The Long, Secret Afterlife of Recycled Christmas Lights 

By Sarah Zhang on at

A single strand of broken lights is nearly worthless, but nine million kiloss of broken lights is a valuable commodity. Welcome to the Christmas tree light recycling capital of the world, also known a Shijao, China.

Shijao has built an entire industry on mining the trash of Americans. Every year, nine million kilos of Christmas lights are ground into gloop here, separated into brass, cooper, and plastic. Eventually, they'll be turned into everything from slippers to brand new gadgets.

In his book Junkyard Planet, journalist Adam Minter travels to Shijao, where he encounters Christmas lights by the 997-kilo bale. He describes the process of shredding the lights, basically unmaking them into raw materials again:

With thunderous groans, the shredders pulverize the tangles into millimetre-sized bits of plastic and metal and then spit them out as a mudlike goop. Next to those shredders are three vibrating ten-foot-long tables. As workers shovel the goopy shredded lights onto their surface, a thin film of water washes over them, bleeding out very distinct green and gold streaks. I step closer: the green streak is plastic, and it washes off the table's edge; the gold streak is copper, and it slowly moves down the length of the table until it falls off the end, into a basket, 95 per cent pure and ready for resmelting.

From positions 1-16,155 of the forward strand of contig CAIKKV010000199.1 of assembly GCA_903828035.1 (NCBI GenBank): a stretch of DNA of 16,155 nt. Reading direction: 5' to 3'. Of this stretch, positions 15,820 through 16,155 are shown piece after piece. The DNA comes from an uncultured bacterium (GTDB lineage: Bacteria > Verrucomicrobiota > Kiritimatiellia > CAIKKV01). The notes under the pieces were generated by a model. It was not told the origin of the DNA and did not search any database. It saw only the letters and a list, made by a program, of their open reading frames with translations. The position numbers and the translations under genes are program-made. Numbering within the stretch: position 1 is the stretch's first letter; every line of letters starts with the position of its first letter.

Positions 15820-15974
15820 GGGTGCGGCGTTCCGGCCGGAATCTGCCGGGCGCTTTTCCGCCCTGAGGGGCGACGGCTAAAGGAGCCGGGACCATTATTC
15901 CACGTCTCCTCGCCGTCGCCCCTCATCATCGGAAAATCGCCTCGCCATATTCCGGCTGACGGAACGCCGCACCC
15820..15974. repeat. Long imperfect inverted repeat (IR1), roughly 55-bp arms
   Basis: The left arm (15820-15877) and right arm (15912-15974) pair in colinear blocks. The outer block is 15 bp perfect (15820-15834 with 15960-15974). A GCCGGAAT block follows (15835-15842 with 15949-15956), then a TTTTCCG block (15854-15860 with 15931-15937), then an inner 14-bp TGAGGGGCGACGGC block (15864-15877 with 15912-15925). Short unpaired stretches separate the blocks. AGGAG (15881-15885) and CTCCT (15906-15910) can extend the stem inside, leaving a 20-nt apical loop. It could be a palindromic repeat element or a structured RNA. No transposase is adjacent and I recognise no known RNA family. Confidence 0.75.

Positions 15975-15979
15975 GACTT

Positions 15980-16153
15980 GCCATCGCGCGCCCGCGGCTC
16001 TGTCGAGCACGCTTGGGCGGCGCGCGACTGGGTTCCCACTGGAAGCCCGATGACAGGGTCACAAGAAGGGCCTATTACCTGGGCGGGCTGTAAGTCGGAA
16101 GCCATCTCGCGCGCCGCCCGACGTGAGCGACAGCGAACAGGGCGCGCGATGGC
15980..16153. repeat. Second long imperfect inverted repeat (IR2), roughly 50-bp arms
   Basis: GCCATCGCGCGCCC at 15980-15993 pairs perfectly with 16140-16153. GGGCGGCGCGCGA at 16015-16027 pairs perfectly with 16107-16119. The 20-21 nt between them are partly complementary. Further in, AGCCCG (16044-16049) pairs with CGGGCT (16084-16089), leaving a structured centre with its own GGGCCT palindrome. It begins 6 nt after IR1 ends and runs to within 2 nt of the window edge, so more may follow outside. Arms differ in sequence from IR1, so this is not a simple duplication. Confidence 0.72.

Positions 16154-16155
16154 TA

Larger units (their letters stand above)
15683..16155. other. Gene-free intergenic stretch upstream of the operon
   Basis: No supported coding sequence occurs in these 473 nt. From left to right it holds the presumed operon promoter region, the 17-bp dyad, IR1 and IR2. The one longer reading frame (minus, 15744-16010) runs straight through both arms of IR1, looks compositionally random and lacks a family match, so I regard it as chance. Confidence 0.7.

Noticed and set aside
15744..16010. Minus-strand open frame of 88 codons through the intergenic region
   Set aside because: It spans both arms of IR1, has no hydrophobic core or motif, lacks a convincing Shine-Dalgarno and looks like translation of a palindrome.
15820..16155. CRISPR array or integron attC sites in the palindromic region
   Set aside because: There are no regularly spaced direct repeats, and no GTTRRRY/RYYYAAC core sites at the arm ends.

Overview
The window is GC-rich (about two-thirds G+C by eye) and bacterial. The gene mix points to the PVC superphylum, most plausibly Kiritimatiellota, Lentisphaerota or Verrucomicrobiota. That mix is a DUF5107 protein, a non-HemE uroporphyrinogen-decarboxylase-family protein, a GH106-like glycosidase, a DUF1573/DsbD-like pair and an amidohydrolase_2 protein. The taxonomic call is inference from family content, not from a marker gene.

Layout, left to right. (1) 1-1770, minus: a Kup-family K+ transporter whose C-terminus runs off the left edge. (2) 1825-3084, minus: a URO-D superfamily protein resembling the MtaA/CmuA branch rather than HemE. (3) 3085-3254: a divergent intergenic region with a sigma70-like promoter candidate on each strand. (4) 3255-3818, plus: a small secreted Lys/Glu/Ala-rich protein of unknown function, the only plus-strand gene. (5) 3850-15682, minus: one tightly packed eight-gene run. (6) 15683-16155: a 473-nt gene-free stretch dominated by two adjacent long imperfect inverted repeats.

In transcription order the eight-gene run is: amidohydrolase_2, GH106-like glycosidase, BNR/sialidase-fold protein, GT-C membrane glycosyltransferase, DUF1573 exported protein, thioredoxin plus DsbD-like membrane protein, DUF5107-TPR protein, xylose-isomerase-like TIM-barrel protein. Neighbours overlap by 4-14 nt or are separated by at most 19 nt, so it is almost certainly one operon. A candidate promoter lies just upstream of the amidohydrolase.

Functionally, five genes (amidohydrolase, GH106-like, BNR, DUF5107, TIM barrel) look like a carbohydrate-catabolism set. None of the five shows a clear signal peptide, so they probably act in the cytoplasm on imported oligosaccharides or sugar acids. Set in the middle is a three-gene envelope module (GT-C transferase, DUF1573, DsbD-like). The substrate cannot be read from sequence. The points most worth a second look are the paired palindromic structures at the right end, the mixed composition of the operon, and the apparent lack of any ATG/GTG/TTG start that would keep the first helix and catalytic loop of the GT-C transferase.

Labour in China is indeed cheap, but that's not the only reason China has become the world's leader in turning junk into gold (or any other valuable metal). Because the US buys so many goods made in China (including, of course, Christmas decorations), cargo chips are streaming from China to the US On the return trip, however, these ships have nothing to carry, sometimes even going back empty. So these cargo ships end up carrying their rubbish: waste paper to be made into toilet paper, drink cans into aluminium cladding. Christmas lights are just one small slice.

But these Christmas lights are a particular good example of ingenuity driven by necessity. When Shijao factories first began recycling these lights, they burned away the plastic insulation to get at the valuable brass and copper underneath. But as the price of oil has gone up in China, plastic, an oil-based commodity, has become more valuable, too. At one particular factory Minter visits, the owners have found a way to even recycle that plastic, which is sold to a company that makes slipper soles.

With Christmas behind us and new gadgets in hand, it's just the right time to read Junkyard Planet. As we revel in our new things, spend a minute thinking about the afterlife of your old ones. And recycle! Before ditching any broken lights in the bin, check with your local recycling organisations for where you can drop off them in your town.